And now, Ray. Of the two boys playing the second wheel to Emma’s main protagonist shtick, Ray is certainly my favorite. He toes this strange line between belligerent and apathetic, and his mindset of the world has been perpetually warped from growing up conscious of the knowledge that the children around him were being sent to their deaths every time they were “adopted.” Much like every other character below the age of thirteen in this story, he is still rather self-sacrificing despite his efforts to appear anything but that. And yet he is much less trusting of others’ capabilities and was fully willing to abandon the smaller children if it meant it increased the chances of survival for Emma and Norman. It almost comes down to the question of: “If a train was barreling towards you and you could save either your best friend or two strangers, which option would you choose?” There’s the utilitarian response and the highly emotional human one. So while Ray is a bit callous, I can’t really hate him for it. In fact, I just might like him all the more because of it.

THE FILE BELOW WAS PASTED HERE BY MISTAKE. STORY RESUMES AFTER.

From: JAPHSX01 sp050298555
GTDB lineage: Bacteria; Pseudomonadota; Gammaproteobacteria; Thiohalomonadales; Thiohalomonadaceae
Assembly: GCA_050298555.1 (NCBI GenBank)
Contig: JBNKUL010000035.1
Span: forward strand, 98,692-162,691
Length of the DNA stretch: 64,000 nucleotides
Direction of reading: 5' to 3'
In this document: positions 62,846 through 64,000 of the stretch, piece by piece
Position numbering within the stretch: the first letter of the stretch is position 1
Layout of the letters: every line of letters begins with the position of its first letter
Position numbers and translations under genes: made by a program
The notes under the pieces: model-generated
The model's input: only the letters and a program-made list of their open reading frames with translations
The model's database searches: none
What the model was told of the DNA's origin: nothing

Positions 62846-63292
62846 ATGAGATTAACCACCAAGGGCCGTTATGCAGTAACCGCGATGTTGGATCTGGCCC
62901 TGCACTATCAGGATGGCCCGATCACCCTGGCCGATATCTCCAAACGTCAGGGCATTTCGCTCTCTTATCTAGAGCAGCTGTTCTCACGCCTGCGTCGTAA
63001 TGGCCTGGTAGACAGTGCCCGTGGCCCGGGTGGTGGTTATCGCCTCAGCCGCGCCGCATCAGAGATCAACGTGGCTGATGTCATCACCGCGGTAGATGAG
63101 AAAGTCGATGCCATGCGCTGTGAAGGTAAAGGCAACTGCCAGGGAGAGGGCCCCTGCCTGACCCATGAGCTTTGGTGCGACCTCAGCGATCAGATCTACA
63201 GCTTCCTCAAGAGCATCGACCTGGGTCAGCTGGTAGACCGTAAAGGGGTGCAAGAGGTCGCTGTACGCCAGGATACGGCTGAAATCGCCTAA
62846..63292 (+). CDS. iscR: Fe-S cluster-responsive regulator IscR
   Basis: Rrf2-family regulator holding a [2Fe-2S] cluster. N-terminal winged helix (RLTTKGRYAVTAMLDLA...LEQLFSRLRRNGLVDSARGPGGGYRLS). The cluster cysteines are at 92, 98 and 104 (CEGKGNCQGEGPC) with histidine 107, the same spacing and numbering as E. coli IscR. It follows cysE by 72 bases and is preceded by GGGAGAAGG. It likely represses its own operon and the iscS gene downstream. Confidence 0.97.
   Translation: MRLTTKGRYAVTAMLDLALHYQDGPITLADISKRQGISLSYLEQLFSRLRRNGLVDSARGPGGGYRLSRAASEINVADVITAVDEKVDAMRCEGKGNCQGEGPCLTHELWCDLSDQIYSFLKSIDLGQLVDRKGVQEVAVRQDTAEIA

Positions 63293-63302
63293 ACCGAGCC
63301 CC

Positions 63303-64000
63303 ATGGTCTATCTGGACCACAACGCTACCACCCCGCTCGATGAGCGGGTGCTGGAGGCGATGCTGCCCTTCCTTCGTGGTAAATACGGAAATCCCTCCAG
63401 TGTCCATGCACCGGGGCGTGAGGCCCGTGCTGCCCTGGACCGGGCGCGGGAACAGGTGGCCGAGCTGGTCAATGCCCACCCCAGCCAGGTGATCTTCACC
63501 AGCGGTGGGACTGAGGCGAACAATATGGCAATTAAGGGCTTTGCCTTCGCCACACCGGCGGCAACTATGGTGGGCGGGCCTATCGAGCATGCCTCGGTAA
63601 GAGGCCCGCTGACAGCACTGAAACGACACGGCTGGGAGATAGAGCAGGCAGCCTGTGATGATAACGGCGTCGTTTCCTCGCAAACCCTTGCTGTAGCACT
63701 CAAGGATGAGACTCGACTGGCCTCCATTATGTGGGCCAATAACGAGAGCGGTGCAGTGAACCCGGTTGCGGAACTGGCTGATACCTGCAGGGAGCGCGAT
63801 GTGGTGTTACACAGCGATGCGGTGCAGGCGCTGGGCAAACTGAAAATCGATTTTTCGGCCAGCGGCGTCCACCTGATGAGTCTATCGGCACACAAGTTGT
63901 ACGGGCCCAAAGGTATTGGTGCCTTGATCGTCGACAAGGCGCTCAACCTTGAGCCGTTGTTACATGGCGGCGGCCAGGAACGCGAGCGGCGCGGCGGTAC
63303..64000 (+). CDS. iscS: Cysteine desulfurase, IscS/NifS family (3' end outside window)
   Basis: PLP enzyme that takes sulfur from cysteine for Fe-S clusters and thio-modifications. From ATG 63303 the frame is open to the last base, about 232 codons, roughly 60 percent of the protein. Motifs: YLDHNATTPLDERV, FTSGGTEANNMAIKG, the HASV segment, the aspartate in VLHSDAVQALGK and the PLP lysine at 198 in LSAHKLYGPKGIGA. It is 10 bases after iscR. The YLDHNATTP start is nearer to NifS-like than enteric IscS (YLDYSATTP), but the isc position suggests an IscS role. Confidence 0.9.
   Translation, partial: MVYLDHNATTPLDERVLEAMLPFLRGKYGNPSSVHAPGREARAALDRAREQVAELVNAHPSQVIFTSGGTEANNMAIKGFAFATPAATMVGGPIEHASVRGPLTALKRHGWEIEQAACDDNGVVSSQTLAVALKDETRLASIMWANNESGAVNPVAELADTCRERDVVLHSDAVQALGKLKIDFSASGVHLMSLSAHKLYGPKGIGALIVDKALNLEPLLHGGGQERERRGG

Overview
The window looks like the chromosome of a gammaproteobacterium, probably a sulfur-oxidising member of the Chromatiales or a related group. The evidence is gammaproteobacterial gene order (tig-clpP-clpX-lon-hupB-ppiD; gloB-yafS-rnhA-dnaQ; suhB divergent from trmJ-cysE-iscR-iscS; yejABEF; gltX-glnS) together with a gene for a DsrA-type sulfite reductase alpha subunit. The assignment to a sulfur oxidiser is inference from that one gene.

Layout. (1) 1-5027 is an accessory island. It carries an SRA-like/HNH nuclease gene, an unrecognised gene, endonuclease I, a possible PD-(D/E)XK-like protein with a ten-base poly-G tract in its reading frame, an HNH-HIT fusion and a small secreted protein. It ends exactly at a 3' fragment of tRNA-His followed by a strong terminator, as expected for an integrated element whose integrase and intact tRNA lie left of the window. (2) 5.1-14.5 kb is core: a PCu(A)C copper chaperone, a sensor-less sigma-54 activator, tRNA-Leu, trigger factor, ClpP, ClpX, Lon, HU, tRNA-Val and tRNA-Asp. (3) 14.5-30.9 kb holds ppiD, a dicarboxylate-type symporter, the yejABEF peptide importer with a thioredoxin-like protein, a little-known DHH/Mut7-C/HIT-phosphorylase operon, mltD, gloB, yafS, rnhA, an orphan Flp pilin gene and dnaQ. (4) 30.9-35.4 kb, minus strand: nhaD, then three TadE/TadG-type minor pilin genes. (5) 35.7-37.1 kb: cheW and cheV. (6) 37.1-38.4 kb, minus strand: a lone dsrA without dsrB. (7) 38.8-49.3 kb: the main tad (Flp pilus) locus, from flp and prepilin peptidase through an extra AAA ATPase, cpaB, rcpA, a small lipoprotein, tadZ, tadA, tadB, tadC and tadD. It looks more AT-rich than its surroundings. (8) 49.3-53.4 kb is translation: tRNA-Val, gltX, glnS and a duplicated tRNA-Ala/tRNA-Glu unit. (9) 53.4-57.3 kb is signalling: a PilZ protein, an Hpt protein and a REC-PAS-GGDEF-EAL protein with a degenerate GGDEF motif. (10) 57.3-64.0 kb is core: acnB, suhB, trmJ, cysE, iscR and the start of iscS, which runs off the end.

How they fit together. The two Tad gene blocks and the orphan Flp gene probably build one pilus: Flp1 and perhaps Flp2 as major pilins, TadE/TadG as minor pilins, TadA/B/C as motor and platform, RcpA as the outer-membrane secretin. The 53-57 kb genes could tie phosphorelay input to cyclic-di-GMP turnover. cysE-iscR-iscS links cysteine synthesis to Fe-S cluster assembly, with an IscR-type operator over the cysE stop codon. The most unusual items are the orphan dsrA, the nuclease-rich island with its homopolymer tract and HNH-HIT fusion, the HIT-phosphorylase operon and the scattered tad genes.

One mildly funny comparison to come out of this series gaining popularity is Ray’s similarities with Sasuke, which I can only assume people make because Naruto also features a trio of two boys and a girl as main protagonists and Ray fits the brooding, dark-haired character archetype. That’s about where the similarities end, however, as Ray seems to be already growing out of his egocentric thinking and penchant for running away from people that care about him. But that’s neither here nor there.